Do you spend your Sunday mornings scouring the newspaper inserts for coupons at the local grocery store? Make it a point to confirm you get all possible discounts when booking hotel reservations? Love getting the senior discount at the movie theater?
Raises have been scant or nonexistent in recent years for people taking social security. That’s why many were glad to hear about the 2 percent social security cost-of-living adjustment (COLA) for 2018. But some people on Medicare may be surprised. Here’s why.
Original Medicare (Part A and Part B) doesn’t cover everything. Some people choose to buy Medicare supplement insurance (also called Medigap) to help pay some of the expenses that Medicare doesn’t pay.
If you made changes to your Medicare plan during Medicare Open Enrollment, you may be wondering what’s next. About 10 days after you enroll, you may get a phone call or letter from your Medicare insurance company. This is to make sure you understand your new plan. It is also a chance for you to give any information missing from your application.
Blood sugar testing is a way to keep track of how well diabetes is being managed. Test results help to show how food, physical activity and diabetes medications affect blood sugar.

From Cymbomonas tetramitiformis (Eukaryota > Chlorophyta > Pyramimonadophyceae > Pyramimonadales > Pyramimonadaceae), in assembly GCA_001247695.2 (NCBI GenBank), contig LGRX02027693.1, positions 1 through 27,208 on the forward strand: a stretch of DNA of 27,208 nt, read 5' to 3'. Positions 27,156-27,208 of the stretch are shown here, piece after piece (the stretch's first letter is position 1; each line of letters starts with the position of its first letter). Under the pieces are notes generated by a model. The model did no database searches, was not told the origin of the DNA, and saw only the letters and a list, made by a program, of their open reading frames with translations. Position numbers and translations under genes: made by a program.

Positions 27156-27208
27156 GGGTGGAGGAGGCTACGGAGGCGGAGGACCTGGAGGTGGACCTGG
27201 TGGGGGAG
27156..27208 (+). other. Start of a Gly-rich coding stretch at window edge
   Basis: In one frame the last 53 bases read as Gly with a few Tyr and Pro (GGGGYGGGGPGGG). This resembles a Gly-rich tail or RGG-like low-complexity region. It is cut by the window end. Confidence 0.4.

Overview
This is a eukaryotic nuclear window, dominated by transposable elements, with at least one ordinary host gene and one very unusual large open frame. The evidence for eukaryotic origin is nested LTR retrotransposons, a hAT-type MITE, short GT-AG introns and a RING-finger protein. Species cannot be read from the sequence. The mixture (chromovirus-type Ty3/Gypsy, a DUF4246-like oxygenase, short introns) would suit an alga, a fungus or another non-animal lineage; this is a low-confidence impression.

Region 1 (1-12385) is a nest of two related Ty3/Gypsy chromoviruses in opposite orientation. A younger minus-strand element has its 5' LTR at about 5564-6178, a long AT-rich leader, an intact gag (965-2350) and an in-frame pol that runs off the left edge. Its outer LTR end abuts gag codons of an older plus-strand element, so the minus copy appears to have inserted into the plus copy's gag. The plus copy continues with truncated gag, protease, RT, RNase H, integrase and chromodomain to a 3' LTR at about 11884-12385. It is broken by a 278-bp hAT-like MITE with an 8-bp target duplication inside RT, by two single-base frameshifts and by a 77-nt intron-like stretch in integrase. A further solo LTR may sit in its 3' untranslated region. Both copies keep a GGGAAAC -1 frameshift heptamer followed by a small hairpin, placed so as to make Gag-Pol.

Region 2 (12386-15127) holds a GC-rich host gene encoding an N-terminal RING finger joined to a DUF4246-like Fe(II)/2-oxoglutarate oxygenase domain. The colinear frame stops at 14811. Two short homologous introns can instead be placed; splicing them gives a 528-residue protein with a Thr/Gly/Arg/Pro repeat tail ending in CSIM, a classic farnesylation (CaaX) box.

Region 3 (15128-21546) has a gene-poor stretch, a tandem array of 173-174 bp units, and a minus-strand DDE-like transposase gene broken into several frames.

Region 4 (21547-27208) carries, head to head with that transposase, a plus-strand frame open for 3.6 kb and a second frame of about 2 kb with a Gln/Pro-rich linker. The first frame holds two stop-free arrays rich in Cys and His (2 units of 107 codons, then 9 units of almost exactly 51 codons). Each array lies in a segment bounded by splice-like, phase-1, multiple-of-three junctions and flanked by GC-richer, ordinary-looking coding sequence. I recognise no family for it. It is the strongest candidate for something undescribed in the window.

The Part D coverage gap – or “donut hole” – is a payment stage with Medicare prescription drug plans and a big budget concern for many people. It’s a period of time when the main cost burden for prescription drugs shifts from the plan to the plan member.
As you’re enjoying the splendid fall season and pumpkin-spice everything, don’t forget that autumn also means open enrollment for health insurance. And if you’re eligible for both Medicare and Medicaid, you should know about an option that could offer a convenient, affordable approach to managing your health care.
Taking care of a loved one on Medicare with a chronic illness, disability or frailty is not an easy job. Yet more than 90 million Americans do it every day, according to the Caregiver Action Network.
One question many Medicare beneficiaries ask is, “Will Medicare pay for my hearing aid?” The short answer is “No.” Original Medicare does not cover routine hearing exams, hearing aids or hearing aid fittings. Medicare Part B (medical insurance) does cover diagnostic hearing and balance exams if your doctor or other health care provider orders these tests to see if you need medical treatment for a recent injury or illness, such as vertigo or other balance problems.